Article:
24 November, 2016

What is the HTML (or related) standard behavior expected for the browser if the user makes double click on a submit button? I'm seeing that IE11 process a double click as only one click but Google Chrome interprets double click as two submit operations actually.

A click on the submit button submits the form, but depending on your browser and connection speed the window of opportunity for a second click can vary from milliseconds to seconds. Some modern browsers may also have taken measures to prevent duplicate submission.

The reason to use JavaScript is that it disables the submit button instantaneously. A system of single-use client/server tokens can do this as well if you want to avoid relying on JavaScript.

26 June, 2014

Hi, I use Fast Secure Contact Form and I like your second solution. BUT, Where I applied? I'm a really noob. Can you explain where I cut/paste your code? I have some field validation, can I disable submit button after all validations are OK?

12 June, 2014

this doesn't work in Chrome.... fyi.. disabling a submit button stops form submittal

The examples definitely work in Chrome.

24 August, 2013

This is a good solution, HOWEVER, it doesn't really stand well in 2013. It isn't really compatible with HTML5's input "required" attribute. If an input has the required tag, and you press the submit buton, and the field is empty the browser will fire the "Please fill out this field" message, BUT, you also just disabled that submit button. So in effect, the form can no longer be submitted.

This below solution works,

For instance, here is the text input:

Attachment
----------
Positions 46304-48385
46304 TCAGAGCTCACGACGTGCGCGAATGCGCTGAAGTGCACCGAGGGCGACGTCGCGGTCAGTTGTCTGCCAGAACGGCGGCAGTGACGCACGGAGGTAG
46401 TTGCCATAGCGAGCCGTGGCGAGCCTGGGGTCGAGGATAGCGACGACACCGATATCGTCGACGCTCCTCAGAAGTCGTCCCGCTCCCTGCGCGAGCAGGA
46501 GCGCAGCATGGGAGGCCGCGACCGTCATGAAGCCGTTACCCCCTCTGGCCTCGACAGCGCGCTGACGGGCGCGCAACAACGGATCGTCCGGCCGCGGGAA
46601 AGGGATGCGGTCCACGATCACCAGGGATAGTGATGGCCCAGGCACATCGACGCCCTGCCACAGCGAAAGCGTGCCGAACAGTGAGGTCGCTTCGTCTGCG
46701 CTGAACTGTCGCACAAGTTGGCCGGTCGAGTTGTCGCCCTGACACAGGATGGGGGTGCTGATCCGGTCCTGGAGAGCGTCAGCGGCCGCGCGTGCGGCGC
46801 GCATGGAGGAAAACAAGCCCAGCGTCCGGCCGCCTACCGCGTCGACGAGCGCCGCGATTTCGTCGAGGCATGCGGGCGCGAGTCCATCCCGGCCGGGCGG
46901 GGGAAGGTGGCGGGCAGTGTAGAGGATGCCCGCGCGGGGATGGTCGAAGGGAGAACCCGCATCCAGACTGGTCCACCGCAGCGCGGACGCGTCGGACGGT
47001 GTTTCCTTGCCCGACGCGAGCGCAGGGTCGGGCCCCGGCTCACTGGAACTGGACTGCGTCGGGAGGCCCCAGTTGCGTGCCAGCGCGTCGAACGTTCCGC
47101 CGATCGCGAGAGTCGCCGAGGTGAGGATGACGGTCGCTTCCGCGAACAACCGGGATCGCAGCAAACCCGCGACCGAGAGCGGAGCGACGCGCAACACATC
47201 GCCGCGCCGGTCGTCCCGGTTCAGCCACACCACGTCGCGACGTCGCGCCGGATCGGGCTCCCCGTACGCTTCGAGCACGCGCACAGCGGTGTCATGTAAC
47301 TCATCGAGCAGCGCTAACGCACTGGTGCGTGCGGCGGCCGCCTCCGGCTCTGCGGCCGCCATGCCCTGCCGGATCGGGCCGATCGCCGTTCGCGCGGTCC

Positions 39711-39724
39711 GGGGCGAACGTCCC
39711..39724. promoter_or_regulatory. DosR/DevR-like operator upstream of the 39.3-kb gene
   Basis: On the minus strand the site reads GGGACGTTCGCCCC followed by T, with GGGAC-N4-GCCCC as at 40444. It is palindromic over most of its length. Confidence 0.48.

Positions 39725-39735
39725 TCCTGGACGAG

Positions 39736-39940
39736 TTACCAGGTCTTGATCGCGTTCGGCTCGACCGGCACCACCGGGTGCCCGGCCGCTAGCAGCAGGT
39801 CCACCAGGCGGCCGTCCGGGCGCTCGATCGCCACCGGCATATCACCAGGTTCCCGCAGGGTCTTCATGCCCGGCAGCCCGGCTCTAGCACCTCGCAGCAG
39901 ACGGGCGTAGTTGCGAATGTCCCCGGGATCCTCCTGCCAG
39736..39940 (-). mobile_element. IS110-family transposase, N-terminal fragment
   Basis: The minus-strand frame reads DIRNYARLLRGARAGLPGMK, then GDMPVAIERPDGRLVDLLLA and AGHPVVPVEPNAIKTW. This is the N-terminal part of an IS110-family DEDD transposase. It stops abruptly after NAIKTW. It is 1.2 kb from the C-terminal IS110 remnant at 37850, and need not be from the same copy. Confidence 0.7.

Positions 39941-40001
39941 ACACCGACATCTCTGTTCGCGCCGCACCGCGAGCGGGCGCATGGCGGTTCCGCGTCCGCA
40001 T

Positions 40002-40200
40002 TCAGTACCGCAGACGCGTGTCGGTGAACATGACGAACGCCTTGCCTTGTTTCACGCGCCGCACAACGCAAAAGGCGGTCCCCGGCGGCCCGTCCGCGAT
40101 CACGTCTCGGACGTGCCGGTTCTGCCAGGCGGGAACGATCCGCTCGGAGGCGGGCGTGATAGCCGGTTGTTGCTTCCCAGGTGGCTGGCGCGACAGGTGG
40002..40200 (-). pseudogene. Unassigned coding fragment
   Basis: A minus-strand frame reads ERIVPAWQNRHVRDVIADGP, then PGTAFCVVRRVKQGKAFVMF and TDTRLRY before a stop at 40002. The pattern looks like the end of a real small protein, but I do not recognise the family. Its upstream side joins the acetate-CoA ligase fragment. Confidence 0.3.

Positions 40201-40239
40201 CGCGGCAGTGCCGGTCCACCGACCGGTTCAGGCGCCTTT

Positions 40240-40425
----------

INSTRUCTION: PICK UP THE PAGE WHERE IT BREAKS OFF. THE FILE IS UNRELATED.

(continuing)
<input type="text" id="first_name" required />

Using the 3. A triple-click solution solution above, the submit buton needs an id assigned, in addition to the name:
<input type="submit" name="myButton" id="myButton" onclick="

And this jQuery script is need for EVERY input with the required tag:

document.getElementById('first_name').addEventListener('invalid', function() {
submitting = false;
}, false);

You're right. The solution is to remove the onclick event handler from the submit button and replace it with an onsubmit handler on the form, as we've done now.

20 April, 2013

The disabled state hangs in FF if you use the backbutton. Try clicking button 2 in the first example, visit another page and navigate back via the backbutton. Button 2 is still disabled.

14 June, 2012

thanks dude, the third one sure saved me

23 February, 2008

I am trying to make this work with a page that has JS Code for validation. I placed this at the end of the script. It disabled the button, but the other validation does not work. I know I have missed a step.

I think you need to first read the JavaScript Form Validation article. You seem to have pasted the 'double submit' code outside of any function, so it's being called when the page loads instead of only during form validation.